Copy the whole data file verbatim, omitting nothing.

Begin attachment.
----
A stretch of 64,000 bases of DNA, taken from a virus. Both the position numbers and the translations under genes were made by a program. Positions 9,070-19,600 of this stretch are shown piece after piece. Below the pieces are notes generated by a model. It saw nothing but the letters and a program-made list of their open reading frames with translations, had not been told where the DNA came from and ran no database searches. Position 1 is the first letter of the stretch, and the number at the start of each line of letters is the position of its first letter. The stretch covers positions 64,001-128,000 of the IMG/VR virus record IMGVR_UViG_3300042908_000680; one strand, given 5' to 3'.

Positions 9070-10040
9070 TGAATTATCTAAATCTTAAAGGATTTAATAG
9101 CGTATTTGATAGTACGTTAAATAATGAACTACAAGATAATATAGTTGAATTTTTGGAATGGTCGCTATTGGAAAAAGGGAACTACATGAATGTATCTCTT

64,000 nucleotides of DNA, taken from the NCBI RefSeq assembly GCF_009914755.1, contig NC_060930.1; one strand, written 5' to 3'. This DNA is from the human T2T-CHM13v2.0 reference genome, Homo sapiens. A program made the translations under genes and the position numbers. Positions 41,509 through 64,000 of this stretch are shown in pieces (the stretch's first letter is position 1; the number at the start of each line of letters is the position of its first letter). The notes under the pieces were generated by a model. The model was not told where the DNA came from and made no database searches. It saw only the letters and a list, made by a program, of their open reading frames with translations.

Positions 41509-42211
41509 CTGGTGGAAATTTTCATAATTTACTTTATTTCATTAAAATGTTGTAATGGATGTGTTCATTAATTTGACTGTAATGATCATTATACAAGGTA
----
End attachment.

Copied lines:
A stretch of 64,000 bases of DNA, taken from a virus. Both the position numbers and the translations under genes were made by a program. Positions 9,070-19,600 of this stretch are shown piece after piece. Below the pieces are notes generated by a model. It saw nothing but the letters and a program-made list of their open reading frames with translations, had not been told where the DNA came from and ran no database searches. Position 1 is the first letter of the stretch, and the number at the start of each line of letters is the position of its first letter. The stretch covers positions 64,001-128,000 of the IMG/VR virus record IMGVR_UViG_3300042908_000680; one strand, given 5' to 3'.

Positions 9070-10040
9070 TGAATTATCTAAATCTTAAAGGATTTAATAG
9101 CGTATTTGATAGTACGTTAAATAATGAACTACAAGATAATATAGTTGAATTTTTGGAATGGTCGCTATTGGAAAAAGGGAACTACATGAATGTATCTCTT

64,000 nucleotides of DNA, taken from the NCBI RefSeq assembly GCF_009914755.1, contig NC_060930.1; one strand, written 5' to 3'. This DNA is from the human T2T-CHM13v2.0 reference genome, Homo sapiens. A program made the translations under genes and the position numbers. Positions 41,509 through 64,000 of this stretch are shown in pieces (the stretch's first letter is position 1; the number at the start of each line of letters is the position of its first letter). The notes under the pieces were generated by a model. The model was not told where the DNA came from and made no database searches. It saw only the letters and a list, made by a program, of their open reading frames with translations.

Positions 41509-42211
41509 CTGGTGGAAATTTTCATAATTTACTTTATTTCATTAAAATGTTGTAATGGATGTGTTCATTAATTTGACTGTAATGATCATTATACAAGGTA